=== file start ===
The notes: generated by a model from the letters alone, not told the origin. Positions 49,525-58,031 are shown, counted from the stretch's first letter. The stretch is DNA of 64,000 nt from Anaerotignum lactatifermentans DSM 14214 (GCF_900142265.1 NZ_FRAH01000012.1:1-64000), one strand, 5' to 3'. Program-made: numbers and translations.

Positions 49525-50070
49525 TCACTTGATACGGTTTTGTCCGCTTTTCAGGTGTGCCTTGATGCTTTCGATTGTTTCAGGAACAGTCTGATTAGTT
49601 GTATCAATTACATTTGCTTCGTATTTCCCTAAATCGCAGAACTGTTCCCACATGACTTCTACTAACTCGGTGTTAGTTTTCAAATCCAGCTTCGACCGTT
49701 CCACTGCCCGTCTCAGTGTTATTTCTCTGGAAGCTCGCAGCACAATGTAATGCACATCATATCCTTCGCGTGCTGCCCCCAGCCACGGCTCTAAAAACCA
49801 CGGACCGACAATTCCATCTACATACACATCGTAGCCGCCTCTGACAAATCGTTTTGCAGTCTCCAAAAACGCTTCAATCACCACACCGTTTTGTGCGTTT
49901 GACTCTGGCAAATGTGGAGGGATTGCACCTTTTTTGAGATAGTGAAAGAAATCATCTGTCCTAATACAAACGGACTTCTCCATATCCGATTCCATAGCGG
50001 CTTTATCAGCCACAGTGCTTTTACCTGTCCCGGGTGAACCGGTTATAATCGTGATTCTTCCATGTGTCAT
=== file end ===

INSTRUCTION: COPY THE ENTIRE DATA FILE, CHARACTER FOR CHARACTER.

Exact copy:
The notes: generated by a model from the letters alone, not told the origin. Positions 49,525-58,031 are shown, counted from the stretch's first letter. The stretch is DNA of 64,000 nt from Anaerotignum lactatifermentans DSM 14214 (GCF_900142265.1 NZ_FRAH01000012.1:1-64000), one strand, 5' to 3'. Program-made: numbers and translations.

Positions 49525-50070
49525 TCACTTGATACGGTTTTGTCCGCTTTTCAGGTGTGCCTTGATGCTTTCGATTGTTTCAGGAACAGTCTGATTAGTT
49601 GTATCAATTACATTTGCTTCGTATTTCCCTAAATCGCAGAACTGTTCCCACATGACTTCTACTAACTCGGTGTTAGTTTTCAAATCCAGCTTCGACCGTT
49701 CCACTGCCCGTCTCAGTGTTATTTCTCTGGAAGCTCGCAGCACAATGTAATGCACATCATATCCTTCGCGTGCTGCCCCCAGCCACGGCTCTAAAAACCA
49801 CGGACCGACAATTCCATCTACATACACATCGTAGCCGCCTCTGACAAATCGTTTTGCAGTCTCCAAAAACGCTTCAATCACCACACCGTTTTGTGCGTTT
49901 GACTCTGGCAAATGTGGAGGGATTGCACCTTTTTTGAGATAGTGAAAGAAATCATCTGTCCTAATACAAACGGACTTCTCCATATCCGATTCCATAGCGG
50001 CTTTATCAGCCACAGTGCTTTTACCTGTCCCGGGTGAACCGGTTATAATCGTGATTCTTCCATGTGTCAT